Science fiction fans also will be drawn to The War of the Worlds (Paramount, 1953). Half Sheet (22″ X 28″) Style B (est. $20,000-40,000), a rare Style B half sheet that is one of the most iconic and elusive images in the genre. Featuring Martian warship imagery not included in many other posters for the original release of George Pal’s powerful adaptation of H.G. Wells’ science fiction novel.

…Widely considered to be among the greatest film posters of all time, a Things to Come (United Artists, 1936) one sheet (est. $15,000-30,000) was inspired by another science fiction film based on another H.G. Wells-inspired screenplay. The film is based on his 1933 novel The Shape of Things to Come and his 1931 non-fiction The Work, Wealth and Happiness of Mankind. Among the always-rare posters for this early sci-fi epic, this one stands out in part because of the 1930s deco-designed version of the future.

(6) RECORD SETTING. Seattle’s Sub Pop Records is taking preorders on Bandcamp for The Rick And Morty Soundtrack, a 26-track collection of music from the animated series on Cartoon Network. Two vinyl LP packages (“Deluxe” and “Loser”) and a digital version are available.

This release is the first official collection of music from Rick and Morty. All formats feature 26 songs, 24 of which are from the first 3 seasons of the show, and 18 of which were composed by Ryan Elder specifically for the show. The album also includes songs by Mazzy Star, Chaos Chaos, Blonde Redhead, and Belly, all of which have been featured in the show, as well as two new tunes from Chad VanGaalen and Clipping inspired by the show. The box set includes a special bonus track on a 7”.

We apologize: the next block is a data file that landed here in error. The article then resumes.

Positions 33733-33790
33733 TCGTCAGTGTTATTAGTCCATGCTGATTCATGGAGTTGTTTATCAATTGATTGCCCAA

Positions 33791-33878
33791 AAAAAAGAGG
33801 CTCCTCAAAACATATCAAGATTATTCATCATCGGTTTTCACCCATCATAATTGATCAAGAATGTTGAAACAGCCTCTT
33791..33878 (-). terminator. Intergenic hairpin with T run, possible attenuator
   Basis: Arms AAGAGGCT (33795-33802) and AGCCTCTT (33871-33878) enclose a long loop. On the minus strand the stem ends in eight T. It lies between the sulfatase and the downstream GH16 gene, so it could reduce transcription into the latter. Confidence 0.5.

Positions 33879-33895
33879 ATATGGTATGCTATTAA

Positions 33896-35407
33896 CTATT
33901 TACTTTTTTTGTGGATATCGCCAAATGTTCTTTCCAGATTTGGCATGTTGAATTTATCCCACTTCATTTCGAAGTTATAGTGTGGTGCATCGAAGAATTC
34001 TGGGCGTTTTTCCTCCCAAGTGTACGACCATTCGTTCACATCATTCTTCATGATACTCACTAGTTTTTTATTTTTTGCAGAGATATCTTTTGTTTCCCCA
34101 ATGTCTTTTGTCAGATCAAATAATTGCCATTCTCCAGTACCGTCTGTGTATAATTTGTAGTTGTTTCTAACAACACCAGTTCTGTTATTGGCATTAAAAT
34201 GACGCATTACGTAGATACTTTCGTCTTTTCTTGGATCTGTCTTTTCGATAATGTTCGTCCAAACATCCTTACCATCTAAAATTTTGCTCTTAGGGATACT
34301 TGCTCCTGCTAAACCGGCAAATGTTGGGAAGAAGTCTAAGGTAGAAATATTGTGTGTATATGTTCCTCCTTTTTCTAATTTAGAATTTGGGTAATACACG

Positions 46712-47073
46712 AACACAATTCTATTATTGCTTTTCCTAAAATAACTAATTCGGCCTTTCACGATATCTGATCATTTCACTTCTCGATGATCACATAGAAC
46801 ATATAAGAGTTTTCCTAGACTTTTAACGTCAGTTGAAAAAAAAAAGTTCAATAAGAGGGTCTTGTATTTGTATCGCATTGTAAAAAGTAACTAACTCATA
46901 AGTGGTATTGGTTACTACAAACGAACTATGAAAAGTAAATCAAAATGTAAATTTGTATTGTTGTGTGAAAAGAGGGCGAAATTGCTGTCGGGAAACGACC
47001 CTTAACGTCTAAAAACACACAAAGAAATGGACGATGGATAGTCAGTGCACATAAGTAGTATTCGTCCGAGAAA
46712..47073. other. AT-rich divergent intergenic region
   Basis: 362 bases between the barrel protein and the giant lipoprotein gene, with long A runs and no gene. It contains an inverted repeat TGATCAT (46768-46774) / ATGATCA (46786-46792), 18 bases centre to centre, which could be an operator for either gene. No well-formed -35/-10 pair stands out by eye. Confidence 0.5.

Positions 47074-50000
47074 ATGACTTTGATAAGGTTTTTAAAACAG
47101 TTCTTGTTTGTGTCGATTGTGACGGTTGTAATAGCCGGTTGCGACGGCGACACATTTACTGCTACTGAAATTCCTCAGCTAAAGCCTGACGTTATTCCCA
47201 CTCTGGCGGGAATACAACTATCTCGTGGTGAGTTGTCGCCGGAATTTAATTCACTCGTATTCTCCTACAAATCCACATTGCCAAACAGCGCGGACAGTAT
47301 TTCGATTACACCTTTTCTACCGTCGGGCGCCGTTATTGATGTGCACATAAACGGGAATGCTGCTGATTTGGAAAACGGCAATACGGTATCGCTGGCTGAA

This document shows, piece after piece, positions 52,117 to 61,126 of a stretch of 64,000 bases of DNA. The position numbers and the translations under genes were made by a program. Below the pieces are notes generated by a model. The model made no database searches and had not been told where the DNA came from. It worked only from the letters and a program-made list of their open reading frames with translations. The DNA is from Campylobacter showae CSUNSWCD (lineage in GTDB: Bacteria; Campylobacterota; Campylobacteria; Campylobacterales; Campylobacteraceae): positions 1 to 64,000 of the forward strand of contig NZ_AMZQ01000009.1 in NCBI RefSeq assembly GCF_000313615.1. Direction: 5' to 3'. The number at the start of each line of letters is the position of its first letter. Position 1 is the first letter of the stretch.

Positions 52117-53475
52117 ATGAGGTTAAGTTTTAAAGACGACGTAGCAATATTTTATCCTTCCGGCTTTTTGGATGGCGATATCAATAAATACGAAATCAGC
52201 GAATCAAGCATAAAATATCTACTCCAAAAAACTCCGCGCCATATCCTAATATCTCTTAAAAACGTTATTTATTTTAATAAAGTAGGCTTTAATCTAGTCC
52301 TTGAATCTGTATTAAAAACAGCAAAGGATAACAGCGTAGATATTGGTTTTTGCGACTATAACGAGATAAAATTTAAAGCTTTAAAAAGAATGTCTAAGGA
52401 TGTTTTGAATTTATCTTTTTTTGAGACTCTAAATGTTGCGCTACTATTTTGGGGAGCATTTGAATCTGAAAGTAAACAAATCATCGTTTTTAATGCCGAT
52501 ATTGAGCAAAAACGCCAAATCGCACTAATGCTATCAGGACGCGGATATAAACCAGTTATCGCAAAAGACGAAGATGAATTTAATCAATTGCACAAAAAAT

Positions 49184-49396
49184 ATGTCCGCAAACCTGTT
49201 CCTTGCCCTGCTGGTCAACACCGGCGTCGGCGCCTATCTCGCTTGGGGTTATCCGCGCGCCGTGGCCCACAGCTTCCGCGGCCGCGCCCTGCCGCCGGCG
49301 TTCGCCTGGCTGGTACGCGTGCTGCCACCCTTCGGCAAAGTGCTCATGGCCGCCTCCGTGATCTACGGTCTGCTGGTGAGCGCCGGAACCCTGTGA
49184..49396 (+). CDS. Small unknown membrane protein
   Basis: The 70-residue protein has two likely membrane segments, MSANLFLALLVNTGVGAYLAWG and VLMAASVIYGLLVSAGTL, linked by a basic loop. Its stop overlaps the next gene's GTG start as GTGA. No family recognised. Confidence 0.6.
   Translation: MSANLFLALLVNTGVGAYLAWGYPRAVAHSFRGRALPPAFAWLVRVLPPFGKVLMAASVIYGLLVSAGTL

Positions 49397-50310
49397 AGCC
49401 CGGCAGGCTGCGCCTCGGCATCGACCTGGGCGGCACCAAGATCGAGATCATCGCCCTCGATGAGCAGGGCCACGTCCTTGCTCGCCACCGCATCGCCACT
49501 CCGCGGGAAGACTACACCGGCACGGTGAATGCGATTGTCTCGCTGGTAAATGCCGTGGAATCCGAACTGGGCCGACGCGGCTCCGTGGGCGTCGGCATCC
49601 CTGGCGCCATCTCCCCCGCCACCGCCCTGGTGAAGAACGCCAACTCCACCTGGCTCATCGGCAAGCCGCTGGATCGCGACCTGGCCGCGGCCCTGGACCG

(7) JOHNSON OBIT. Somebody has to think these things up, you know — “Alan Johnson, 81, ‘Springtime for Hitler’ Choreographer, Dies”. Here’s an excerpt from the New York Times:

Alan Johnson, a choreographer renowned for his campy movie collaborations with Mel Brooks on the “Springtime for Hitler” goose-steppers-and-showgirls extravaganza in “The Producers” and the “Puttin’ On the Ritz” tap dance in “Young Frankenstein,” died on Saturday at his home in Los Angeles. He was 81.

Mr. Johnson had danced in the original Broadway production of “West Side Story” and begun his career as a choreographer when he started working with Mr. Brooks, whom he had already met through a friend, the lyricist Martin Charnin. Mr. Brooks, best known at the time for his work with Carl Reiner on the “2000 Year Old Man” records, was developing “The Producers,” about a producer who schemes with his accountant to create a certain Broadway flop and steal the money invested in it by unsuspecting old women.